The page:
What Do Sugar Gliders Eat In The Wild?
Sugar gliders are omnivores, which means that their diet consists of plants and animals. They have a varied diet, which changes according to the season.
Known (and named) for their liking of sweet foods, sugar gliders eat gum, sap and nectar from trees and plants. In the summer, insects form the main part of their diet.
Sugar gliders are opportunistic feeders, and will also eat lizards and small birds. Their predation of the endangered swift parrot’s nestlings is a threat to the bird’s survival.
Sugar gliders are usually social animals, living in small colonies or family groups, which can number up to seven adults and their young.
The group’s territory can cover up to 2.5 acres, and is scent marked by the dominant males of the group, of which there are usually two.
Sugar gliders use a wide range of squeaks, hisses and barks – as well as scent markings – to communicate with each other.
Sugar gliders breed throughout the year. The gestation period is between 2 and 3 weeks, and they have litters of 1 to 3 young.
At birth, the ‘joeys’ (baby sugar gliders) are extremely undeveloped. The tiny, hairless joeys crawl through the mother’s fur and into her forward-opening pouch. Here they will stay, feeding on the mother’s milk, for another 2 months.
Male sugar gliders help to look after their young, who will leave the nest around 110 days after being born.
Do Sugar Gliders Have Any Predators?
The nocturnal sugar glider is a natural prey item for owls. Other animals which have been known to take sugar gliders are monitor lizards, quolls, and several bird and snake species
Feral cats will also prey on sugar gliders.
Sugar Gliders As Pets
Due to its endearing looks, the sugar glider is sought-after as a pet.
They are popular in the USA, and are permitted in all states other than California, Hawaii and Alaska.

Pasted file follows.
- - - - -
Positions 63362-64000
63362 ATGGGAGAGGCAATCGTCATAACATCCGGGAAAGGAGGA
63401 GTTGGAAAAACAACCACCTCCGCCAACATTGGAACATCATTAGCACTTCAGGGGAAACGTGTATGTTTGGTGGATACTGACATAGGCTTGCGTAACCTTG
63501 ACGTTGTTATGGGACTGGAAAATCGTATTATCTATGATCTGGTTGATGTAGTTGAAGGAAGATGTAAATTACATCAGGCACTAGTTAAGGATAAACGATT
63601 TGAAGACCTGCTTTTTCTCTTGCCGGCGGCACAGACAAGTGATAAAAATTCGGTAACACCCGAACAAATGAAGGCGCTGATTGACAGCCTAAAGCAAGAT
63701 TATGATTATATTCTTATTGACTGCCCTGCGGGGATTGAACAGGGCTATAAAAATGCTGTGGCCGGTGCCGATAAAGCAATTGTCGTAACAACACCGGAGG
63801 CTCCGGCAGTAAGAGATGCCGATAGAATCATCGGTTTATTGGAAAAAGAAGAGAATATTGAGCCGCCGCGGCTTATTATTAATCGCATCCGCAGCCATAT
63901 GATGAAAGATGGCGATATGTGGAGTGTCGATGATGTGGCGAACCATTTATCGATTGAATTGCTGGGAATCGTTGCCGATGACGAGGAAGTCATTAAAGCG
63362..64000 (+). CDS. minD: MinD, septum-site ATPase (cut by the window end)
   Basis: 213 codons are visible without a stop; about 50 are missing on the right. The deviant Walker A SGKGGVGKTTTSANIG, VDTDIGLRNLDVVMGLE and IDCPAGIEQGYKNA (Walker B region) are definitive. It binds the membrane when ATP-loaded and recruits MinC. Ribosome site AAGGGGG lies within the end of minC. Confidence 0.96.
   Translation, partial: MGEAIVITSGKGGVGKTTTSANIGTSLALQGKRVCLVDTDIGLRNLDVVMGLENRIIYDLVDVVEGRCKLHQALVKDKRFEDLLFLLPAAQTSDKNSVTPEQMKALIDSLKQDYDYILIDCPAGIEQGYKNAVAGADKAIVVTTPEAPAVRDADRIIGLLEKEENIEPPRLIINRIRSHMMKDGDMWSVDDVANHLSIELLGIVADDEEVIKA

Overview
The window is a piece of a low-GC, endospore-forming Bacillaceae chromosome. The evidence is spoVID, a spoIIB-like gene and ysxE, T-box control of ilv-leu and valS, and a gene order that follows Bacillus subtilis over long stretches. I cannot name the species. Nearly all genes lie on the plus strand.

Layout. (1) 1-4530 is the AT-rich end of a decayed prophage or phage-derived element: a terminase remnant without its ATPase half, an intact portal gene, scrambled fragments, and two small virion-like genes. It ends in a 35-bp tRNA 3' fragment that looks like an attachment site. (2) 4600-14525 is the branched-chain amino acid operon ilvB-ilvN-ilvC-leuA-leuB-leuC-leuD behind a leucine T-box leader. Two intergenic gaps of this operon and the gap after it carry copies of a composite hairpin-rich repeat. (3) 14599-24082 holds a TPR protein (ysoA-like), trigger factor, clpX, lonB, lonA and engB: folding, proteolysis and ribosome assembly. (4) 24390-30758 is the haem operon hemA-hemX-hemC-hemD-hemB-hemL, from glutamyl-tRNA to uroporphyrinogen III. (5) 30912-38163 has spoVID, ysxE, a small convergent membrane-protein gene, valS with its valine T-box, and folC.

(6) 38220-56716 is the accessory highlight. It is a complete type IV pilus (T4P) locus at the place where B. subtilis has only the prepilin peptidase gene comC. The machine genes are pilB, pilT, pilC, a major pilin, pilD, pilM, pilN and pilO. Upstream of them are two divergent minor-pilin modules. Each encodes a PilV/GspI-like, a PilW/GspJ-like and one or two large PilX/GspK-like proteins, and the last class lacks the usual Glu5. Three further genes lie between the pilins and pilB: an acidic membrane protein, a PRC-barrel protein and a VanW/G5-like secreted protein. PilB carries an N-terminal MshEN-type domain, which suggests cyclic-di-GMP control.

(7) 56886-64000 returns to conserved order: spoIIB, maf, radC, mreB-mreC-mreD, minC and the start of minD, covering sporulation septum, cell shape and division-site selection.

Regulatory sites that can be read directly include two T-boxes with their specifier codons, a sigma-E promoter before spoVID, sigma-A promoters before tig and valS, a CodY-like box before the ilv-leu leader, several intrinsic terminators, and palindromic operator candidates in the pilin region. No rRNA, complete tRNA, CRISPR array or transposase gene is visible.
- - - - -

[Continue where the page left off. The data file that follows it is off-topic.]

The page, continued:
In Australia, they can only be kept as pets in in Victoria, South Australia, and the Northern Territory
Are Sugar Gliders Endangered?
Sugar gliders are not endangered, and are ranked by the IUCN as being of ‘Least Concern’.
Sugar Glider Facts
- Sugar gliders are found in the wild in forests in Australia and New Guinea.
- Sugar gliders are marsupials (pouched mammals).
- The sugar glider’s scientific name is Petaurus breviceps, which means ‘short-headed rope dancer’.
- Sugar gliders are members of the Petauridae family, which consists of 10 other species of possum.
- Sugar gliders can glide up to 45 metres (150 feet).
- Sugar gliders can use their tails to carry leaves when they are making a nest.
- Sugar gliders are highly sociable, and live in colonies which often have two dominant males.
- Sugar gliders rarely fight with other members of their colony, but will fight other groups in territorial disputes.
- Sugar gliders eat nectar, sap and gum from plants, as well as various insects and small animals.
- Sugar gliders pose a threat to the endangered swift parrot, as they prey on its nestlings.
Sugar Glider Facts Conclusion
We hope that you have enjoyed finding our about this remarkable (and very cute) marsupial. You can learn about many more amazing Australian animals here.